Many wonder the difference between Py3 and Py2. Some beginners are not sure which version of Python to learn. While most organizations still enjoys using Python 2.x, it is important to note that while Python 2 is still commonly Python 3.x comes with its perks too. I recommend that you learn Python 3.x and then study the differences between both versions since Python 3 eliminates many quirks that can unnecessarily pops up.

Integer Division

This change is particularly dangerous if you are porting code, or if you are running Python 3 code in Python 2, since the change in integer division behavior often goes unnoticed and usually raises no exceptions (SyntaxError).

Python 2.7.6
print '3 / 2 =', 3 / 2
print '3 // 2 =', 3 // 2
print '3 / 2.0 =', 3 / 2.0
print '3 // 2.0 =', 3 // 2.0
Output
3 / 2 = 1
3 // 2 = 1
3 / 2.0 = 1.5
3 // 2.0 = 1.0

And in python 3:

Python 3.4.1
print ('3 / 2 =', 3 / 2)
print ('3 // 2 =', 3 // 2)
print ('3 / 2.0 =', 3 / 2.0)
print ('3 // 2.0 =', 3 // 2.0)
Output
3 / 2 = 1.5
3 // 2 = 1
3 / 2.0 = 1.5
3 // 2.0 = 1.0

The Print Function

The change in the print syntax is one of the widely known changes. The print statement in Python 2 has been replaced the print() function in Python 3. In that case, we have to enclose the objects we want to print in a parenthesis (). Python 2 doesn’t have a problem with additional parentheses, but in contrast, Python 3 would raise a SyntaxError if we called the print function the Python 2 way without the parentheses.

Python 2.7.6
print 'Hello, World!'
print('Hello, World!')
Output
Hello, World!
Hello, World!

In Python 3,

Python 3.4.1
print 'Hello, World!'
Output
File "", line 1
print 'Hello, World!'
^
SyntaxError: invalid syntax

Raising Exceptions

Where Python 2 accepts some Py2 and Py3 syntax, Python 3 fails to do so and raises a SyntaxError if we do not enclose the exception argument in parentheses.

Python 2.7.6
raise IOError "file error"
Output
---------------------------------------------------------------------------
IOError                                   Traceback (most recent call last)

 in ()
----> 1 raise IOError, "file error"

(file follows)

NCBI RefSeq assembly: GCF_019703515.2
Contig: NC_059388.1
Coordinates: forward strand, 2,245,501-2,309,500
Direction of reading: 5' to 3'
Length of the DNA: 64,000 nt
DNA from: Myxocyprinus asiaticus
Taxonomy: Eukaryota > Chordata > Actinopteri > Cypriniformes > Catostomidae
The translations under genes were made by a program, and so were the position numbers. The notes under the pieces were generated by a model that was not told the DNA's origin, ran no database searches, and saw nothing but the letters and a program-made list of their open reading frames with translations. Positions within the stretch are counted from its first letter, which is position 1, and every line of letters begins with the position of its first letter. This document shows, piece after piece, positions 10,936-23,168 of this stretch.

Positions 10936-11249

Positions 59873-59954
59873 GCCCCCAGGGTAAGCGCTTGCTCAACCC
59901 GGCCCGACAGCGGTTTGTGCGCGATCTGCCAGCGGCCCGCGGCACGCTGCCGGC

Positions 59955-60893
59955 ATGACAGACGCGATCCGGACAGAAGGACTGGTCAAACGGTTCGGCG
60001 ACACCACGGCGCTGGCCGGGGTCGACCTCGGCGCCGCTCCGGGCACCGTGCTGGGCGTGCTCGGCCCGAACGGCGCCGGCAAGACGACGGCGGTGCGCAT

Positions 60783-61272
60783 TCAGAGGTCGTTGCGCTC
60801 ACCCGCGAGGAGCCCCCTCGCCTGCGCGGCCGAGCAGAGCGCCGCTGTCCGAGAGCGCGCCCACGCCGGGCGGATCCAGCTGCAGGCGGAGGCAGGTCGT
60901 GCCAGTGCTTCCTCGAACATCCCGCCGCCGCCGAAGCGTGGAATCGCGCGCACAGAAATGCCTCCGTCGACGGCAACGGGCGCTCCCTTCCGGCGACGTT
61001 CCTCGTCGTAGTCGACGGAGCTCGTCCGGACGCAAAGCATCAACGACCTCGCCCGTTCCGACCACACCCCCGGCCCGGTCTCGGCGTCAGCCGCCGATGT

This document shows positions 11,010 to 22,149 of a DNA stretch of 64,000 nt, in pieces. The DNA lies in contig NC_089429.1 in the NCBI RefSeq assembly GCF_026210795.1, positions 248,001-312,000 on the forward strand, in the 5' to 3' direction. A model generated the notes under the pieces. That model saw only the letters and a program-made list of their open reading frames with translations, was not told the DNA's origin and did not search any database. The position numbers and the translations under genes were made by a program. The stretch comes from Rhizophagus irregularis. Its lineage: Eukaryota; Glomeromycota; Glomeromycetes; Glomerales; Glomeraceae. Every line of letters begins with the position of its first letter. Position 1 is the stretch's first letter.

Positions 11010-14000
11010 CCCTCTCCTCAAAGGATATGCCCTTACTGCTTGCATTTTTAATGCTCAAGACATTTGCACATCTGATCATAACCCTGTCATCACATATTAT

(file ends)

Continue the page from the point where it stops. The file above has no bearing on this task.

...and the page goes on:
IOError: file error
Works in Python 2.x.x & 3.x.x
raise IOError("file error")
Output
---------------------------------------------------------------------------
IOError                                   Traceback (most recent call last)

 in ()
----> 1 raise IOError("file error")


IOError: file error
Python 3.4.1
raise IOError "file error"
Output
File "", line 1
    raise IOError, "file error"
                 ^
SyntaxError: invalid syntax

Handling Exceptions

In Py3, we have to use the keyword as while handling exceptions.

Python 2.7.6
try:
     This_is_the_NameError
 except NameError, err:
     print err, '--> This is the error message'
Output
name 'This_is_the_NameError' is not defined --> This is the error message
Python 3.4.1
try:
     This_is_the_NameError
 except NameError as err:
     print(err, '--> This is the error message')
Output
name 'This_is_the_NameError' is not defined --> This is the error message

Parsing User Input with input()

Fortunately, the input() function was fixed in Py3 so that it always stores the user inputs as string objects. In order to avoid the dangerous behavour in Py2 to read in other types than strings, Py2 users have to use raw_input() instead.

Importing __future__ Module

While Python 3.x introduced some Python 2 incompatible syntax, some of its features can be imported via the inbuilt __future__ module in Python 2. It is recommended to use this import if you are planning to use Python 3.x support for your code. For example, if you want to import Python 3.x integer division in Python 2, we can do this using the __future__.

Python 3.4.1
from __future__ import division

Still unsure which version to use? You can read more from Python Wiki and Python-future documentation.